Welcome to the Kentucky Native Plant and Wildlife Blog.
Welcome to the Kentucky Native Plant and Wildlife Blog.
The purpose of this blog is to provide information on using native plants in the landscape, issues related to invasive exotic plants, urban wildlife management, and wildlife damage management. It is my intention that this information will assist you in deciphering the multitude of information circulating around the web and condense in some meaningful method as it relates to Kentucky. In addition, I hope to highlight a native plant that can be used in the landscape.
Wednesday, May 30, 2012
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Thursday, May 17, 2012
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Thursday, May 3, 2012
There are more ticks out there, and more of them every year.
For the past few years, I’ve heard more and more people commenting on tick populations. They say that they've seen more ticks, and earlier in the year. I've even made the same comments myself! When I’m out in the woods, it seems like I encounter more of them than ever. Especially the little guys—the tiny ones that some people call seed ticks. After walking for just a few minutes in the woods, I will sometimes find hundreds of these things crawling on me (and that’s after spraying myself with insect repellent). So, are there really more ticks in Kentucky?
Well, nobody really knows.
A few researchers in other states and other countries have collected evidence showing that tick populations may indeed be moving and changing: more ticks in more places, and more often. The evidence is becoming more widespread, and is quite compelling. But if there are more ticks, why? Nobody knows this, either. Expanding deer populations? Climate change? One study suggests that increased acorn production may influence tick populations: more acorns = more rodents = more ticks.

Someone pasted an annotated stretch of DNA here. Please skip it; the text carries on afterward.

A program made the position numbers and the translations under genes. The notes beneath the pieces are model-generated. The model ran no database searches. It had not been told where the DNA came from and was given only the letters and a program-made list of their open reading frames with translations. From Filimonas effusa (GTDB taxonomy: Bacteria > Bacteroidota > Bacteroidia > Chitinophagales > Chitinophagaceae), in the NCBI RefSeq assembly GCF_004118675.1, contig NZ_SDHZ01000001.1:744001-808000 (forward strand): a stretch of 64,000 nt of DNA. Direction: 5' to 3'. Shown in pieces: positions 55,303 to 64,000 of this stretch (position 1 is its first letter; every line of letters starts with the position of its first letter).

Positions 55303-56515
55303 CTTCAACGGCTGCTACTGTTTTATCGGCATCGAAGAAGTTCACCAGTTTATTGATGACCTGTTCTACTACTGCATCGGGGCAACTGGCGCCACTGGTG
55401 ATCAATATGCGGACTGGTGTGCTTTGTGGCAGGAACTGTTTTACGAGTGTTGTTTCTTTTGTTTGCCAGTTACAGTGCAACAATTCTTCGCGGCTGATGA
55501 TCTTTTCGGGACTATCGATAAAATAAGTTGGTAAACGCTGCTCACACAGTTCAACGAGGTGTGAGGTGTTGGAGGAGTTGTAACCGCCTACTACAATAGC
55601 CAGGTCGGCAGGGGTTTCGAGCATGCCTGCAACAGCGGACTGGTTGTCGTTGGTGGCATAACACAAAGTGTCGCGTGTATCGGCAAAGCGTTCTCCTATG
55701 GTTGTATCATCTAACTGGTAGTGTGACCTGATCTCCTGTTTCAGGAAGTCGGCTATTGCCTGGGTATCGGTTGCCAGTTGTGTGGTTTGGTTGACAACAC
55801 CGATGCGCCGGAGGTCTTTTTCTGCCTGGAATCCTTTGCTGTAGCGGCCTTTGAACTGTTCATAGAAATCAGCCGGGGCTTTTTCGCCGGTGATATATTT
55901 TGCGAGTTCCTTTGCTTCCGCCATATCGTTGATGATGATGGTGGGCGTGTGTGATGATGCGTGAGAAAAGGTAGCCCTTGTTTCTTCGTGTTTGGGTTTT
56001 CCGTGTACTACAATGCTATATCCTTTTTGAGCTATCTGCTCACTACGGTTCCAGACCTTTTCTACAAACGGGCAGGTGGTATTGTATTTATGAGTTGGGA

Whether there are actually more ticks in Kentucky, though, remains an unanswered question. We have yet to conduct a rigorous study of their population numbers here. Maybe there really are more ticks, or maybe there there are simply more humans in the woods, doing more complaining!
Nevertheless, you don't need to conduct a study to know that there are lots of ticks in Kentucky, and that many of them would love to hitch a ride on you (or your pet) and grab a blood meal. And some of them are capable of transmitting diseases. So don't worry about how many ticks are there are in Kentucky. Instead, take a few simple steps to protect yourself from them.